YouTube: Where Content is King, Not the Corporate Label

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This last semester I presented an essay at my school’s scholar conference about YouTube as a cultural text. I’m actually still surprised that my professor let me write the paper on YouTube, and I think that essay will probably go down as one of my favorite written pieces thus far in my college career. I won’t bore you with the nearly 14 pages that this essay ended up being, but I will share with you a few important things that I covered.

First, I wanted to make sure that I looked at YouTube in a way that considered both the good and the bad. In the end, though, I argued that in spite of the potential dangers that come with the nature of posting videos for the world to view and interact with, YouTube is actually a rather positive online website that helps create and strengthen community, promotes creativity, and encourages both viewers and creators to think through difficult but relevant issues in our culture today. But before I even got into these elements of the site, I wanted to make sure I was clear about what YouTube was, and to do this I first explained what YouTube was not:

…it might be helpful to first discuss what YouTube is not, even though the company has often strived to attain an atmosphere similar to it: television…While some recognize that YouTube has the potential to surpass standard television programming in views per video, they seem to be reluctant to see the site moving towards a status of “the new TV.”

When I first wrote this essay, I found that I was on the side of the argument that was sure that YouTube would never sacrifice the loyalty of their users, the very foundation upon which the site was built, to try to compete in the more mainstream realm of media. I wanted to believe that YouTube was better than that. I wanted to believe that YouTube didn’t need to play by the rules of the entertainment industry, not because it was out of line, but because it was playing a completely different game. But then I read an article that made me just a little but queasy, titled “YouTube is About to Delete Independent Artist’s From Its Site.”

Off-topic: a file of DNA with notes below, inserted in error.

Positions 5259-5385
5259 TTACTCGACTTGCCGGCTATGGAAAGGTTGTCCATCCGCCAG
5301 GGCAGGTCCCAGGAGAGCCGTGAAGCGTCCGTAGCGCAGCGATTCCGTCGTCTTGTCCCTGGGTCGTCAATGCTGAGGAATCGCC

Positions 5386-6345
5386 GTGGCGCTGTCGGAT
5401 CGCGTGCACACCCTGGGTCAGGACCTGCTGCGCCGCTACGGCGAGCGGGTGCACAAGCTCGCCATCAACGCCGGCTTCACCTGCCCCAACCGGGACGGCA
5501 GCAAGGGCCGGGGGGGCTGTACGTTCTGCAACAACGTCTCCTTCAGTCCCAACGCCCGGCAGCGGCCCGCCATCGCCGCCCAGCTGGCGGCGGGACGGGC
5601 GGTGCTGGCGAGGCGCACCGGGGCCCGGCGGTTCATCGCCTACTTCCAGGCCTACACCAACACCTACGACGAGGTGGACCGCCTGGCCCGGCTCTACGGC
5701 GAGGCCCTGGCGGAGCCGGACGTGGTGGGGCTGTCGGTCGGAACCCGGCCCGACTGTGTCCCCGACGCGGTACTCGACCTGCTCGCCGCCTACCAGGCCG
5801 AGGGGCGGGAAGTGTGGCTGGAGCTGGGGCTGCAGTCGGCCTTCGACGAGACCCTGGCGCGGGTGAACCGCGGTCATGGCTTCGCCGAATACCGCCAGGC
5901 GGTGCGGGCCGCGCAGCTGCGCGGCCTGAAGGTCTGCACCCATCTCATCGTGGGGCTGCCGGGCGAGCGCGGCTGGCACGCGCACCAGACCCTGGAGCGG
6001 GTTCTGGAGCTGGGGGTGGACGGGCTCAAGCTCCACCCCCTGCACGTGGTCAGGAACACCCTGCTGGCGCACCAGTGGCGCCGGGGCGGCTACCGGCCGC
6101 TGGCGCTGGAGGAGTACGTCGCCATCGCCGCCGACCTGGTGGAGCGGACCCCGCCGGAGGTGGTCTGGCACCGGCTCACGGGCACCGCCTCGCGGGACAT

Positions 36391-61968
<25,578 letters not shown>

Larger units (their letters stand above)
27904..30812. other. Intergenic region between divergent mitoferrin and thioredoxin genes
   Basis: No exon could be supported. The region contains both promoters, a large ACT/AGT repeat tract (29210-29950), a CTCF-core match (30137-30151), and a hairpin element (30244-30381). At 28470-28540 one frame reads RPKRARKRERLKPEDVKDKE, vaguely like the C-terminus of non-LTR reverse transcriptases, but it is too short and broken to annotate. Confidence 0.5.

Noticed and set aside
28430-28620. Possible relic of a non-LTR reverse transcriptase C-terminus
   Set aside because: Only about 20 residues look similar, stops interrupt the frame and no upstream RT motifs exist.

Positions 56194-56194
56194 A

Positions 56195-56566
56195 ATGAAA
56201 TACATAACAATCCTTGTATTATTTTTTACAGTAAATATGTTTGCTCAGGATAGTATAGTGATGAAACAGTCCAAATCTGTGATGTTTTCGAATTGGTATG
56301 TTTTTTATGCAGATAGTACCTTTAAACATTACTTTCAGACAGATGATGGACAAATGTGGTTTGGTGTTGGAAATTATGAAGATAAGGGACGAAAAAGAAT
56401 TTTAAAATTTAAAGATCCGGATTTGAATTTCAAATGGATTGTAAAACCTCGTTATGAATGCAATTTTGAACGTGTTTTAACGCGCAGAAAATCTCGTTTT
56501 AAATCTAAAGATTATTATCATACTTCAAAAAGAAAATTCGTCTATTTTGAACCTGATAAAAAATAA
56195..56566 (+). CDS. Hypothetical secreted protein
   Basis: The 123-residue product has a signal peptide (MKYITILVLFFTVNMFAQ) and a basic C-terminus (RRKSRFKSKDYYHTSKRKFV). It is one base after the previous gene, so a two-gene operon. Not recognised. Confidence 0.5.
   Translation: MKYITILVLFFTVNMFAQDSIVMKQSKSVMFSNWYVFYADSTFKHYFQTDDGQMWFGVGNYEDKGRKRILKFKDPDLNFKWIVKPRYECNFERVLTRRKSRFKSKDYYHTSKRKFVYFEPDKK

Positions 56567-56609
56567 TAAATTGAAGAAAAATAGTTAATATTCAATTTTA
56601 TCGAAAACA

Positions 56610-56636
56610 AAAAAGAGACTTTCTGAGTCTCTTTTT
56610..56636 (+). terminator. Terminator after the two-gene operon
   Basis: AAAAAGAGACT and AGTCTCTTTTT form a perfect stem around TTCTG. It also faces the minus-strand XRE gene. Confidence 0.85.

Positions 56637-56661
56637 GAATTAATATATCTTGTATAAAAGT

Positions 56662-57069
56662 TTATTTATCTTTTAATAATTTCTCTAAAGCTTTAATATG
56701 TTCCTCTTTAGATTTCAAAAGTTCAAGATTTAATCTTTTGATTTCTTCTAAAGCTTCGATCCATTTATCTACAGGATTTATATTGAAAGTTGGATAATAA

According to the article from Forbes.com, YouTube is getting ready to launch a new subscription service to keep up with the online music marketplaces such as iTunes Radio, Spotify, and Amazon Prime Music. This might not sound like an entirely bad move on the company’s end, until you hear the catch. In preparation for the launch of this new service, YouTube has begun the process of signing new licensing deals with major labels, but many independent artist’s are refusing to take part due to allegedly unfair deals being offered by Google to much smaller Indie labels and artists.

In response to those not wanting to sign, YouTube has declared that any label that does not sign a deal with them will not only be left off the new service, but they will have their original content taken down from the site itself. This might not be YouTube trying to be TV, but the same principles still apply. In the race to ad revenue and corporate dollars, YouTube is trying to prove that it’s more than just mainstream media’s little brother. But what if YouTube is missing something? What if it’s trying to be something that it is not and should not be? I think Benjamin Cook said it best in his YouTube series Becoming YouTube when he tried to describe why YouTube is at its best:

…when it does stuff that TV can’t. When it experiments with form and content. When it remembers that [mainstream media] is a monologue and YouTube is a conversation…in contrast, YouTube is at its weakest when working harder to appeal to advertisers than us, the viewers, by pretending to be something that it’s not. Quit trying to be [mainstream media], YouTube…Strive to be different.

It seems that this development will only affect musicians on the site, but what happens after that? YouTube was meant to be a place where anyone with a camera and something to say, sing, or display could upload content and share it with the world. It’s meant to be a place that encourages creativity and both large-scale and small-scale communities. But most importantly, it’s supposed to be a place where good content is king, not the corporate label and what it deems worthy.

Please, YouTube, don’t do this. Remember that this site was built around the user. Don’t shut them out just because they can not or will not sign a contract to create.

Question of the Day: Do you think that YouTube should remain a completely user-generated site, an entertainment hub supplied by big labels and talent agencies, or something in between? I’m really curious to hear what you guys might think, so leave a comment down below to start the conversation!

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